The entire adventure is easy to drop into any campaign. There are a couple of Curse of Strahd details that will need to be changed but they are trivial to do. The biggest one is location, but the main way to get players into the house can be the exact same regardless of setting. The fog may be a bit hard to alter, though. This adventure is best and most easily salvaged as one whole. That being said, certain details, rooms or even entire floors can be taken and used by the Dungeon Master if they so need. The options for salvaging parts of this adventure are quite vast. The maps can be reused. The adventure can be reuse. Rooms and room description can be reused. Some plot points can be reused and fit into another adventure. Even if you don't run it, I'd recommend the read (it's pretty quick). It also makes for a good one-shot adventure (I've already run it as such and had a blast). I'd use it to get first time tabletop role-players hooked instead of Monster Slayers in a heartbeat.

Overall Opinion

Overall, I've already mentioned that I view it as the best adventure released in Dragon+ so far. It's one of those adventures where atmosphere plays a big role. It also provides plenty of opportunity for role-play (the kids make this easy) and problem solving. I'd also say it isn't that hard to run for a new Dungeon Master, though I'd recommend a read through first. That said, it's more evocative than some other adventures I've read that are fully ready to go and that can just be played through without reading a head of time.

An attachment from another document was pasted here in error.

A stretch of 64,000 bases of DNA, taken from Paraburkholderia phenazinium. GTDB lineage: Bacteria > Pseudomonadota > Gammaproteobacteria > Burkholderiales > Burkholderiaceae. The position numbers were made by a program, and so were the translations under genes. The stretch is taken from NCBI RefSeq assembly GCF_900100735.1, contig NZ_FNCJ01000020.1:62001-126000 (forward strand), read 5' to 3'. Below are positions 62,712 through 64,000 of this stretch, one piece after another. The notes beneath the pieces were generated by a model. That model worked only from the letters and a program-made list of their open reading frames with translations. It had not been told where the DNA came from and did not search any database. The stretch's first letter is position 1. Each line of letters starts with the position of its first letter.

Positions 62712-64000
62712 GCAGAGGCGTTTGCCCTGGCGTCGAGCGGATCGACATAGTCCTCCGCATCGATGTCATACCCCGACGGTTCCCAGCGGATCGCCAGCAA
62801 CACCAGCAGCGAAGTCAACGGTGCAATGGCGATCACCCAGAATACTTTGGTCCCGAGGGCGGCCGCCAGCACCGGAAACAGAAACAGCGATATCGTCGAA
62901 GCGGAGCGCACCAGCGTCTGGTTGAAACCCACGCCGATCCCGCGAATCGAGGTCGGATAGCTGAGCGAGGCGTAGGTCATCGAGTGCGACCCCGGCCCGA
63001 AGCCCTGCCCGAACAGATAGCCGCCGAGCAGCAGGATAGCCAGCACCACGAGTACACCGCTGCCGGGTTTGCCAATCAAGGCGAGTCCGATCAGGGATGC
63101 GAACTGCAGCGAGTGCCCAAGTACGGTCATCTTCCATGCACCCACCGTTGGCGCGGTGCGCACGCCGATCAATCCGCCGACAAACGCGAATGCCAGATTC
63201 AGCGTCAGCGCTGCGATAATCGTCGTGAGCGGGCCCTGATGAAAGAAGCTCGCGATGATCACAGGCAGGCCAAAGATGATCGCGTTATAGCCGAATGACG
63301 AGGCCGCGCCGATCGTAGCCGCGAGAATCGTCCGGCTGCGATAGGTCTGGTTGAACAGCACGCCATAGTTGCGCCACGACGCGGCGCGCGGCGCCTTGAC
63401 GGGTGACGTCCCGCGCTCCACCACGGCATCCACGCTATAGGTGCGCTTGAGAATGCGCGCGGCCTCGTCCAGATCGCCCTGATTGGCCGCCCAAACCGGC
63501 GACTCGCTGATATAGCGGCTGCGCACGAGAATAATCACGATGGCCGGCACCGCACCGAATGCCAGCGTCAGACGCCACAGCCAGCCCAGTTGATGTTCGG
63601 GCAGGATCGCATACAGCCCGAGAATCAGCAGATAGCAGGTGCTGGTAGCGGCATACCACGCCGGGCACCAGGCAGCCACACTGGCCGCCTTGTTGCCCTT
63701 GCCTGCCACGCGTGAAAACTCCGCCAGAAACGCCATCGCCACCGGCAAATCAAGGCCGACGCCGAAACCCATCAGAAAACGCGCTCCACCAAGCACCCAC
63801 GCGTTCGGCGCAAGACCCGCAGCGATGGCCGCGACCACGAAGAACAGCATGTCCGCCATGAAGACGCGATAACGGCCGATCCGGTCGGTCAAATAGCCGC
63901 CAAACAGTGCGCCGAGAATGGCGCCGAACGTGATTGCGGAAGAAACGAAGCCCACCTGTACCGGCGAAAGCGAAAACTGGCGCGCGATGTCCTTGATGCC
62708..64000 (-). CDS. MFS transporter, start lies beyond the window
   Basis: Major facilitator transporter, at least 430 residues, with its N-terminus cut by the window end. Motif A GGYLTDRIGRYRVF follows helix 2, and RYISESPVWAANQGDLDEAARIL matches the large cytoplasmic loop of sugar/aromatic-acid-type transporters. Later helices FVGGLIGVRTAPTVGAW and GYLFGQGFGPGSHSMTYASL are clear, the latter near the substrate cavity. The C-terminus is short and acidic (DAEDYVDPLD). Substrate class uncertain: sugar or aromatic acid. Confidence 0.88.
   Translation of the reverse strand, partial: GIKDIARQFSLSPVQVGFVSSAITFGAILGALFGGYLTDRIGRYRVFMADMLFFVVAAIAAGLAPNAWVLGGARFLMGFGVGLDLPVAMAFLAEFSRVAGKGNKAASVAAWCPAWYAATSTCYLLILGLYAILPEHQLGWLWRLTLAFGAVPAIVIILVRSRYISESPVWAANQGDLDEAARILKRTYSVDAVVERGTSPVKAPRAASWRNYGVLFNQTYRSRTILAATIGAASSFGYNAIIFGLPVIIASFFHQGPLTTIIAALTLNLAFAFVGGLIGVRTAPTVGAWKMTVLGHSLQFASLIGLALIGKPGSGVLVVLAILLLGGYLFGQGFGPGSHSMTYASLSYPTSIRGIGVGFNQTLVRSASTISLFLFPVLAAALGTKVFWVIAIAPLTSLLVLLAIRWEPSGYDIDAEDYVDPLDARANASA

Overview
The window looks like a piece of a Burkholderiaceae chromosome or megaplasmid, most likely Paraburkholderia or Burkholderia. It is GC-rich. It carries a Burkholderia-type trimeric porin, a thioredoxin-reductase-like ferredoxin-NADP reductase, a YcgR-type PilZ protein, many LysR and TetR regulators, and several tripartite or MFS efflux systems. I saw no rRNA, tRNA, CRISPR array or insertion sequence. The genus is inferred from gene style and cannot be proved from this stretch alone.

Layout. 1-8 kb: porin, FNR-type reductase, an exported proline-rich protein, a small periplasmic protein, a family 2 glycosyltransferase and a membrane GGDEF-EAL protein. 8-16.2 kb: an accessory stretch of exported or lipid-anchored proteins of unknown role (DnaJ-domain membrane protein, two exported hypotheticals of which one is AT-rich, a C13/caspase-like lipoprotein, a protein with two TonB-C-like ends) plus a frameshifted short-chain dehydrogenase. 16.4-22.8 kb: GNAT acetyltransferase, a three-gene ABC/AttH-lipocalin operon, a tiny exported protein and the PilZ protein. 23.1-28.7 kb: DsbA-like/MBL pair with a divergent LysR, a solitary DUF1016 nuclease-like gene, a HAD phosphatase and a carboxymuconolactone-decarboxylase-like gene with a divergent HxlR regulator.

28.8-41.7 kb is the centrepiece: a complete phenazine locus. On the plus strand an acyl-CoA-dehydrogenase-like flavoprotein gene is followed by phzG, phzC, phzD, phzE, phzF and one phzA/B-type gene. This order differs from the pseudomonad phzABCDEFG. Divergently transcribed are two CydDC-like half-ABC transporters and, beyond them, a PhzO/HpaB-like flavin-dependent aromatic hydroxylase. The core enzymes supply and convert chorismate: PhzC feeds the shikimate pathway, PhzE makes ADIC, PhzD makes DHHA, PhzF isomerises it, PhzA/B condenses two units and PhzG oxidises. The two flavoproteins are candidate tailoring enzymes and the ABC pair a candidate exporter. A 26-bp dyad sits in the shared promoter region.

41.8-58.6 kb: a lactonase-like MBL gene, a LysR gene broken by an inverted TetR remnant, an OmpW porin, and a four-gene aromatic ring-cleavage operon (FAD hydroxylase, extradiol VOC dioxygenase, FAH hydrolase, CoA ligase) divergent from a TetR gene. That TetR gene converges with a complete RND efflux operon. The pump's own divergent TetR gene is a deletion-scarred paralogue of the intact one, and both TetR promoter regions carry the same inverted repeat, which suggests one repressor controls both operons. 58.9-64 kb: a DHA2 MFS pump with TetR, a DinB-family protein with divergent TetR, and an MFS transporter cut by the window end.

Sunday, 13 March 2016

Dungeon Master: Necklace of Random Spells

Continuing with randomness, I thought it would make sense to post an item that came up a few times over the course of the games I run and play. It tends to be an interesting item, since whenever I've seen it used in my games and others it appears to be another item. I hope someone finds use for it in their games.


Generally, this item looks like another item. The most common way I've seen it, informally called the “Necklace of Random Spells” by my players (even though it's not 100% accurate, since a Necklace of Random Spells could include the entire spell list and would be awesome in its own right), is that it looks exactly the same as a Necklace of Fireballs. The surprises that occur after one of the other effects are usually well remembers and entertaining. The other way is without the necklace itself. Giving just the beads in a bag makes it less obvious and also lets you mix in some other necklace beads.

Magic Effects

Spell Effects D20 Roll
Heal to full health 1-5
Nothing 6-10
11-15/td> 10D10 necrotic damage (DC 15 dexterity save for half damage)
16-20/td> 10D10 fire damage (DC 15 dexterity save for half damage)